Tuesday, June 5, 2012

Spice It Up

If you ask me what the quintessential of Maharashtrian cooking is, ‘Goda Masala’ would be the first thing to pop in my head. Goda Masala, aka Kala Masala, is the characteristic spice mix used in everyday Maharashtrian cooking. Like South Indians have Sambar masala that defines and distinguishes the region’s food, we have this rhapsody of nutty, earthy, almost citrusy mix of spices. This masala is mild and aromatic, toned down by toasty, sweet dry coconut; hence the name Goda - meaning Sweet - masala. It gets its other name, Kala (Black) masala, for its dark roasted, almost black color. 

Goda masala is great to add flavor to any vegetable or curry, like this; and it is what makes Maharashtrian lentil curry known as amati oh so aromatic and 'khamang' (has anyone found an equivalent to this word in English??). The masala is mild enough to use in daily cooking. Most of the dishes I prepare in my kitchen are incomplete without it. So instead of loading my bags with perishable sweets and fried snacks on my India visits, I get a big ziplock full of mom's freshly prepared Goda masala and other such goodies! Now that I can experiment right here in my kitchen under her supervision, I thought it was time to learn the art of masala-making.

Making Goda masala is an act of patience. My mom told me that each spice in the mix had different roasting time in order to get the most flavor and fragrance. You can't just put them all in one pan. The spices need to be roasted on low flame and need constant stirring. The spices are complex and you can't rush through the process; but the outcome will literally give you a sensory orgasm. 

Maharashtrian Goda Masala/Kala Masala

1 Cup coriander seeds
1/2 Cup cumin seeds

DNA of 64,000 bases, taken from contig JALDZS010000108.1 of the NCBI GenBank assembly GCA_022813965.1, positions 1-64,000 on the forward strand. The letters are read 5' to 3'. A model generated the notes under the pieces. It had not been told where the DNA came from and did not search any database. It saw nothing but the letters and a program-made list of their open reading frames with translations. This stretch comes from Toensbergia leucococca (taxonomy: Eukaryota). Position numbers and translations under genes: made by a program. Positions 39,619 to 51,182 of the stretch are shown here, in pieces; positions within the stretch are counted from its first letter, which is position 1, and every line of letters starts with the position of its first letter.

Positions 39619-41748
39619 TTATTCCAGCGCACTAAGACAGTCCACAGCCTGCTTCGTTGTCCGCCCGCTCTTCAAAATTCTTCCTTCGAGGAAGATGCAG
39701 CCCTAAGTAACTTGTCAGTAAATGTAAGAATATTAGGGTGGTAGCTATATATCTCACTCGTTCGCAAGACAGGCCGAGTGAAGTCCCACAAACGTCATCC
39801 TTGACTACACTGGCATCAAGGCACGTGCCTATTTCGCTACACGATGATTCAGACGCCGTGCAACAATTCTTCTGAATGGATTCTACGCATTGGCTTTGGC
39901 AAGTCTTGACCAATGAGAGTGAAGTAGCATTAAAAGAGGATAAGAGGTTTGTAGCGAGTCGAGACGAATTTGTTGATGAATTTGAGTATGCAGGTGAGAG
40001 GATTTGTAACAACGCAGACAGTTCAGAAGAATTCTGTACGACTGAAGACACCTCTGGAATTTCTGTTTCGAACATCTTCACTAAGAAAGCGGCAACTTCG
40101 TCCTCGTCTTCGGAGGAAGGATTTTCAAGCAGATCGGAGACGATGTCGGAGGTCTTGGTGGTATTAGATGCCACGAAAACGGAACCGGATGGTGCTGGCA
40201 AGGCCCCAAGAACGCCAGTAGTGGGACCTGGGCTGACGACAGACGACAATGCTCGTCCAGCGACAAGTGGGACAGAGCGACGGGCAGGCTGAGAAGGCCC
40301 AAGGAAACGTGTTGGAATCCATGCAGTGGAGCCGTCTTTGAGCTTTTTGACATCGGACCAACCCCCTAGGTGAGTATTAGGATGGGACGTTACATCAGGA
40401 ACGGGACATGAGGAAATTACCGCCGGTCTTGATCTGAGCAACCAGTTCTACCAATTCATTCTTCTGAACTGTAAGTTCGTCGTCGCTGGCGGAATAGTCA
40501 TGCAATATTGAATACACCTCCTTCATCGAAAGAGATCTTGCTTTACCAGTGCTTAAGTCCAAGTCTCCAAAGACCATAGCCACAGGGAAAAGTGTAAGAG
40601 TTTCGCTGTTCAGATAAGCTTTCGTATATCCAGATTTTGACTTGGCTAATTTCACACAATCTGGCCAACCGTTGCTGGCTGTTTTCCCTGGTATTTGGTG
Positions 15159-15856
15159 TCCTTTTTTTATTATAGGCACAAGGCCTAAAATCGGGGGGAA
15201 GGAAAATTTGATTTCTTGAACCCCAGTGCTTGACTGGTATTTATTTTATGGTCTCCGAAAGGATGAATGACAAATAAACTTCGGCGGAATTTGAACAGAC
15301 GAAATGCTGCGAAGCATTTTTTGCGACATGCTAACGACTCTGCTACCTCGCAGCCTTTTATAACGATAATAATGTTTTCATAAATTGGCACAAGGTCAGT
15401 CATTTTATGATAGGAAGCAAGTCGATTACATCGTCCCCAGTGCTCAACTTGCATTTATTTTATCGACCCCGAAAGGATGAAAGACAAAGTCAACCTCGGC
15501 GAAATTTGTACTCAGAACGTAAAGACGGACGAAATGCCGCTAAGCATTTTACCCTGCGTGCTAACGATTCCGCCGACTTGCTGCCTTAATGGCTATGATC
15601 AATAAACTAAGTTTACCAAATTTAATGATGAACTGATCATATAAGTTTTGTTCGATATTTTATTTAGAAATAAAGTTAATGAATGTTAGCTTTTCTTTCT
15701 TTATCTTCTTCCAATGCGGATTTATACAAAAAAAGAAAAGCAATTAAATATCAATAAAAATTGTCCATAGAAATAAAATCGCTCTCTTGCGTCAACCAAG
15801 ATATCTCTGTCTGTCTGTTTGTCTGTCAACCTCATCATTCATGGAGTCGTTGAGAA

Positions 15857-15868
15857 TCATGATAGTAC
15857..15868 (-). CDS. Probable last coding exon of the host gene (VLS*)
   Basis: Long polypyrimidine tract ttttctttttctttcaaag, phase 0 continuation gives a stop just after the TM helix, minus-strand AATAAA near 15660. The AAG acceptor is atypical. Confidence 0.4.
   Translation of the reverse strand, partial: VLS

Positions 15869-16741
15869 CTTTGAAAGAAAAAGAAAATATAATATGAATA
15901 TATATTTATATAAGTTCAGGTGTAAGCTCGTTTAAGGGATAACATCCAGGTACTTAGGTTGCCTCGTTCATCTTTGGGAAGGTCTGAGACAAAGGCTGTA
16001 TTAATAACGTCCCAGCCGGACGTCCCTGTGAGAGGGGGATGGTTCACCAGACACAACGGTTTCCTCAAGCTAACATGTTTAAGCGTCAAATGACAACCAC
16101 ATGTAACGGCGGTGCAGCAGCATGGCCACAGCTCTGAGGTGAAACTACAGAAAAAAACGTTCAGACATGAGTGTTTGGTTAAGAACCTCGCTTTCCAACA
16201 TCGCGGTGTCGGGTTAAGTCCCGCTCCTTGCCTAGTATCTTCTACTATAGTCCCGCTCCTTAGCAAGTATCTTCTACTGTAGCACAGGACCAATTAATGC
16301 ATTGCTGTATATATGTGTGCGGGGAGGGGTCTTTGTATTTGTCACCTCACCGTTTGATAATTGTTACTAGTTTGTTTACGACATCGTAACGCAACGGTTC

1/2 Cup sesame seeds
1/2 Tspn cloves
1/2 Tspn black peppercorns 
2-3 Cardamom pod seeds
1 Inch cinnamon stick
2 Large bay leaves
1 Tspn fenugreek seeds
1/2 Tspn mustard seeds
1/2 Tspn shah jeera (Black cumin)
2-3 Dagad phool (Black Stone flower)
2-3 Badi ilaichi (Black cardamom)
1/2 Cup dry coconut (thinly sliced)
3/4 Tspn asafoetida powder
3/4 Tspn turmeric powder
1 Tspn vegetable oil
  • Heat a kadhai/pan on low-medium flame. Add shah-jeera and mustard seeds and roast until the mustard seeds start to splutter, stirring constantly. After roasting each batch of spices, add them to a one container all together.
  • Roast sesame seeds until golden brown. 
  • Then roast the coriander seeds and cumin seeds until coriander seeds become a dark brown and give off citrus-like fragrance.
  • Roast fenugreek seeds for a short while until they turn reddish brown.
  • Add a little bit of oil to the pan and roast cloves, peppercorn, cardamom, cinnamon, bay leaves, dagad phool, badi ilaichi and shah jeera in it until all the spices become aromatic. The bay leaves will turn a reddish brown, and the cloves and peppercorn will puff up. 
  • After all of these spices, roast dry coconut until it turns a beautiful brown. This is what makes the masala 'Goda' or sweet and gives a wonderful toasty flavor. 
  • Add asafoetida and turmeric powders to these whole spices and grind to a fine powder. 
  • Store in an air-tight container in a cool and dry place. 

Each person alters the measurements of spices based on his/her liking. I've grown to love the flavor of my mom's masala, which is roasted enough to get the full flavor out of the spices yet doesn't turn black and taste burned. By teaching this masala, I felt like my mom was passing down a part of our family tradition and I hope to pass it along some day in the future!


Anonymous said...

That's a lovely complex blend. I am bookmarking this!

Snehal said...

Thanks for dropping by. Do give it a try!


Related Posts Plugin for WordPress, Blogger...